Nunatsiaq News
FEATURES June 12, 2008 - 3:00 pm

Kavavaow Mannomee breathes new life into Inuit art with his Disneyesque fantasies

Portrait of the artist as a slyly subversive satirist

JOHN THOMPSON

A raven smoking a cigarette is just one of many dream-like images that has rattled through the head of Kavavaow Mannomee over the years and ended up neatly drawn in ink and pencil crayon on Japanese rice paper.

Collections of Mannomee's work are on display in Iqaluit's Nunatta Sunakkutaangit museum, and Toronto's Feheley Fine Arts gallery. Both exhibits provide a glimpse into the Cape Dorset artist's fertile imagination.

It's a place where nomadic hunters encounter an oversized television set on the ice, and try to decide whether to settle down and watch the static or to poke it with a harpoon.

It's where the little people, or Inuralaat, may steal an ulu to play on as a seesaw.

It's where a polar bear may decide to smoke a pipe.

It's also a place where Jesus watches the space shuttle Challenger explode, where an Arctic shorebird may encounter Donald Duck, and where seagulls help regurgitate homes lost to the South Asia tsunami.

For 21 years, Mannomee, 49, has been a fixture at Cape Dorset's famous West Baffin Eskimo Co-op. As a master printer, he spends much of his time applying colourful paint to stone blocks and stamping the images to paper.

He's worked with the co-op's best artists for many years, and prints of his own art are often featured in Dorset Fine Arts' annual catalogue.

But the Dorset prints only give a glimpse of Mannomee's artistic vision.

The Dorset catalogue only includes prints considered to be sure sells. And, until recently, that meant most subject matter was limited to animal transformations, hunting scenes and other subject matter that's easily recognized as Inuit art.

That's changing, following the critical acclaim of Annie Pootoogook's portrayal of gritty, everyday life in Nunavut, with her drawings of children playing Super Nintendo, or a woman shuffling backwards into the cold Arctic wind.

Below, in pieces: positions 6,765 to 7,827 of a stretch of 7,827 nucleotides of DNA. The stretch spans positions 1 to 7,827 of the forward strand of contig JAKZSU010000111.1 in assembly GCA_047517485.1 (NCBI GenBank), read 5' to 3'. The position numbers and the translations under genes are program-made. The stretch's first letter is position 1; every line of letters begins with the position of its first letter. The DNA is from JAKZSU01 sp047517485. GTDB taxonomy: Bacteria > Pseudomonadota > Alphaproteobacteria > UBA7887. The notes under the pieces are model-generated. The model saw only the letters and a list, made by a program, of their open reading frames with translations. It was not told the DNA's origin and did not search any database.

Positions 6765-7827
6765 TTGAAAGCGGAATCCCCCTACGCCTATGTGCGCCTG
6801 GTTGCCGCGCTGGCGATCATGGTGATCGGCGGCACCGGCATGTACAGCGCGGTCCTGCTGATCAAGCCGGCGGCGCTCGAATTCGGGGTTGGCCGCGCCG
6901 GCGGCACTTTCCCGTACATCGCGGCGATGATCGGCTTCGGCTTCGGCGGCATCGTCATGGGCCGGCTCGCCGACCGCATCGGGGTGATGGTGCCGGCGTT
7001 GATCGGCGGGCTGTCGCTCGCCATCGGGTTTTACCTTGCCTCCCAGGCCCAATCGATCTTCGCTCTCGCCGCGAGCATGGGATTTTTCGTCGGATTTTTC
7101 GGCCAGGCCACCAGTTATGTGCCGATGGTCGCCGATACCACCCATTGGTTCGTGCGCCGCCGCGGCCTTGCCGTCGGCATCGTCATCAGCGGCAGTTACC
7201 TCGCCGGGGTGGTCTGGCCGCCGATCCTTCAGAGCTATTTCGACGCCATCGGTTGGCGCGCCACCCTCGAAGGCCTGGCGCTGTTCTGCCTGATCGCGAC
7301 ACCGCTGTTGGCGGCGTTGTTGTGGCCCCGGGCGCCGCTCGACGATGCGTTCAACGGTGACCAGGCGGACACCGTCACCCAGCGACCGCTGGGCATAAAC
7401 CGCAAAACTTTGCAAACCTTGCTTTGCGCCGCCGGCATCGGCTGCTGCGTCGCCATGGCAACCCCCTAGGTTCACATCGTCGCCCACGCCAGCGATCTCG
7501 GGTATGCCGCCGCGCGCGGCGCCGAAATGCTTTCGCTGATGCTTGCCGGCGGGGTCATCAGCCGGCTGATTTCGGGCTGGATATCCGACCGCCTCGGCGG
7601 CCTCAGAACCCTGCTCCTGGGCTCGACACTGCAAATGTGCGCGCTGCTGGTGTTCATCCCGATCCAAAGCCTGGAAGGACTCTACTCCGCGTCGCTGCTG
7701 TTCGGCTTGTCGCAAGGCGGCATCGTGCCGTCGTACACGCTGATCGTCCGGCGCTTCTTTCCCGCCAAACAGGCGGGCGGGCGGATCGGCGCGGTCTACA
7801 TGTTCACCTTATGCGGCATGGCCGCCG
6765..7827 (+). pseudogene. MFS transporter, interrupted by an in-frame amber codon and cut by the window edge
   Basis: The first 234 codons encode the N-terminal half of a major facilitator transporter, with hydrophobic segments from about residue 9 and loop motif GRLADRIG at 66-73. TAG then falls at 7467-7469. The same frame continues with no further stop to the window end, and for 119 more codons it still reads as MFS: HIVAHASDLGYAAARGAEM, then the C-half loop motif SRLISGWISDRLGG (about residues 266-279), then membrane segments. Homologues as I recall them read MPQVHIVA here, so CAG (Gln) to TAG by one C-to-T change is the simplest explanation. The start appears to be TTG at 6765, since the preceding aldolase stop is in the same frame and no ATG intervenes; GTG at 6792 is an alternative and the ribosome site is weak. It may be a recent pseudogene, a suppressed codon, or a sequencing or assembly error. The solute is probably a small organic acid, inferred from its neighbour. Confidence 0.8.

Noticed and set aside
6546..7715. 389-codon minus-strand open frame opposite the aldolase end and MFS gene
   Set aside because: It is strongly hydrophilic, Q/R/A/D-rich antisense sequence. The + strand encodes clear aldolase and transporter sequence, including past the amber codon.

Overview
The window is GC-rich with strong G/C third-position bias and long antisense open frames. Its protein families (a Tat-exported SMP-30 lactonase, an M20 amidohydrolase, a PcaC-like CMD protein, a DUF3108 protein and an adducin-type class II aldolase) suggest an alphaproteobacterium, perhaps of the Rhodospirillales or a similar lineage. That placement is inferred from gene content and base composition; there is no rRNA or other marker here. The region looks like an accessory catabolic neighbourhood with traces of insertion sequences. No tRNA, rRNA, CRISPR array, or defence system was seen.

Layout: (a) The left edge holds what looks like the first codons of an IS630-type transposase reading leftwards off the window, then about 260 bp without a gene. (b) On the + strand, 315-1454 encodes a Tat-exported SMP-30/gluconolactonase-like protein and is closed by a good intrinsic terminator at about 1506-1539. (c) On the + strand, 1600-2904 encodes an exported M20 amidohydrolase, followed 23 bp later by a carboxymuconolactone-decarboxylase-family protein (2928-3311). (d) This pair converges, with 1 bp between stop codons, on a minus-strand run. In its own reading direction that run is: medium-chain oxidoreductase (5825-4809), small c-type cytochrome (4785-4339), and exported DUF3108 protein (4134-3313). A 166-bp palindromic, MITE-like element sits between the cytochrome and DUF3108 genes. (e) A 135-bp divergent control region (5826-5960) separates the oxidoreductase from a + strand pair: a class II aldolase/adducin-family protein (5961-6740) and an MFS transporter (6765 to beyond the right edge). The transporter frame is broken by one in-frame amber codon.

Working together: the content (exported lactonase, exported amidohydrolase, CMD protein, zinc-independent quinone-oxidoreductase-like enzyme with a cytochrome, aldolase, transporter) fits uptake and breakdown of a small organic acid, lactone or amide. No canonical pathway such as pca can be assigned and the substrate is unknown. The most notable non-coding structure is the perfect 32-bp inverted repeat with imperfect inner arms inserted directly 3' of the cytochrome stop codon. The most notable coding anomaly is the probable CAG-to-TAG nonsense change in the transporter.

Now, growing attention to Mannomee's work may help further expand what's considered Inuit art. If Pootoogook draws real life in the North, Mannomee draws the dream life - a place where Inuit myth and Walt Disney cartoons and world news collide.

Pat Feheley, owner of Feheley Fine Arts, has watched Mannomee's work mature over the past 15 years, to a point where his technical skill is "extraordinary," and his unlikely combination of subject matter, unique.

She remembers being "absolutely blown away" by his portrayal of the 9/11 terrorist attacks, in which an aircraft is set to collide with the Twin Towers. Aircraft and towers alike are in the process of transforming into birds, and the whole scene is littered with crucifixes.

Environmental concerns also loom large in Mannomee's drawings, where we find whales trapped in nets, and a polar bear treading water with the help of a hunk of ice in the shape of a life preserver.

In these pictures Feheley finds a rare quality among artists: the ability to make a statement about big issues while managing to be "never maudlin, and never too tough to make you uncomfortable."

Little people, or Inuralaat, take up a big place in his art. They're not much bigger than a snow bunting, but strong enough to haul a walrus. As a child, Mannomee's father would warn that if you saw their tracks to stay away, or else they may shoot you with a bow and arrow or poison blow dart.

But, in Mannomee's art, Inuralaat are more playful than menacing. One shimmies up a table lamp. Another has turned an ulu into a teeter-totter. And, on a number of occasions, they're making off over the tundra with tools they've taken from unsuspecting Inuit.

Transformations are familiar territory in Inuit art, with a shaman turning into a bear, or perhaps a goose turning into a seal. But a bird whose feet have turned into a harpoon? So it is in one drawing by Mannomee. And, perching on the bird's beak, is an Inuralaaq.

And, in the Iqaluit museum, one drawing portrays a young student asleep at his desk, dreaming of animals. It's him, Mannomee explains.

It seems he's been dreaming ever since, and committing his visions to paper. For that we can be thankful, for as a result, the world of Inuit art may be a bigger, more expansive place.

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